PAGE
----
Burgum and Sanford meet with providers and business leaders to discuss childcare issues and solutions

Burgum and Sanford meet with providers and business leaders to discuss childcare issues and solutions

Gov. Doug Burgum, Lt. Gov. Brent Sanford, and DHS Executive Director Chris Jones met with child care providers and business leaders from across the state today to discuss the effects of North Dakota’s child care shortage and explore ways to expand access to child care to support caregivers, employers, and economic growth.

“We know if we’re going to make progress in our state on solving the workforce issues, then we’ve got to solve the child care issues. We know that workforce is the No. 1 thing that’s holding back the economy in North Dakota,” Burgum said in opening remarks to the business leaders. “We’ve got to increase workforce participation. Part of the way we do that is making sure that we have an opportunity for parents to participate or not drop out of the workforce for X number of years because they can’t afford the child care, it’s not the quality that they want for their kids or it’s not even available.”

Burgum announced the meetings in January at his State of the State address for 2022, as part of a larger effort to address child care issues such as quality, price, and accessibility as North Dakota strives to support working parents while competing with other states for employment.

Discussion topics included how child care availability affects businesses’ ability to attract and retain qualified employees; obstacles faced by providers in hiring qualified employees and maximizing enrollment capacity; and how the state can best support the stability and success of child care programs to ensure robust workforce participation.

North Dakota has approximately 55,000 children under the age of 5 and more than 30,000 children in licensed child care settings, according to the U.S. Census Bureau and DHS. Last year, the state allocated more than $117 million in federal funding to support North Dakota’s child care sector, which had seen enrollment decrease by roughly one-third during the COVID-19 pandemic. In February, DHS announced expanded eligibility for child care assistance by increasing household income limits to include more working families.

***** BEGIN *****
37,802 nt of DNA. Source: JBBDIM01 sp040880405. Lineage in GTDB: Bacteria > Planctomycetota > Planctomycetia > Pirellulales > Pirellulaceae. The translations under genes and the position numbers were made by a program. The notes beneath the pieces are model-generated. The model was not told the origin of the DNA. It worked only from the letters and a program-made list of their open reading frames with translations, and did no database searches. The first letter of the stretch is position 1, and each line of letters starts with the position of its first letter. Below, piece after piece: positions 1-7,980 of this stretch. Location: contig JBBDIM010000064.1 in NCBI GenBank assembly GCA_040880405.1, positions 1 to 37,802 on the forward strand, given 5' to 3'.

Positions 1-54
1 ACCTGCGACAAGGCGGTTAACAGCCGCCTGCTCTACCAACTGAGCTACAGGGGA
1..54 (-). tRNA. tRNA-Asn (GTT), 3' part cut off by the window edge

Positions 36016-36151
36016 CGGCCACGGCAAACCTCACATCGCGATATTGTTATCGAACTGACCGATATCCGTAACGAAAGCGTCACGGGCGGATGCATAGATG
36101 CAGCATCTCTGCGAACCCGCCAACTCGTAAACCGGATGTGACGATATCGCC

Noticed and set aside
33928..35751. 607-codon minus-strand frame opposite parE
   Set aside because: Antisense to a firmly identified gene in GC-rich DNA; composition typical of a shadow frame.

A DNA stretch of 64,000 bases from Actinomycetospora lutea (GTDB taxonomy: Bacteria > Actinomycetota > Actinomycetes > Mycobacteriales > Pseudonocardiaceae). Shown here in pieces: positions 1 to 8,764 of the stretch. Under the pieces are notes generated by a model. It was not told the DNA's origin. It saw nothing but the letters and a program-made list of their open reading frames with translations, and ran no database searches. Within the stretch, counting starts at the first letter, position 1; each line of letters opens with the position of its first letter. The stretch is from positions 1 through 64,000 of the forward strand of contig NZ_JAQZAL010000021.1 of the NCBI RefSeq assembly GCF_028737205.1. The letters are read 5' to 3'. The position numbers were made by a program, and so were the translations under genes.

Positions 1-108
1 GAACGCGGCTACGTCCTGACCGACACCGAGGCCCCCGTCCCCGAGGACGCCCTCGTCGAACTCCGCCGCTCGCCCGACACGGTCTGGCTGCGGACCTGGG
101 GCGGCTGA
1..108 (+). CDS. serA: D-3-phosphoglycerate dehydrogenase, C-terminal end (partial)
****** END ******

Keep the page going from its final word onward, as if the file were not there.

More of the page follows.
“We’re looking for things you see as an impediment to your business and what might help from a state perspective,” Sanford said in opening remarks to child care providers.

Jones noted that quality, affordable child care can reduce the need for behavioral health services – and the costs associated with them – later on in life, as studies have shown 95 percent of a child’s brain is formed by age 5.

“For families who have both parents in the workforce, their children who have quality child care early on are more successful throughout life,” he said.

Input from today’s meetings will be considered as policy and budget proposals are being developed for potential introduction during the 2023 legislative session.

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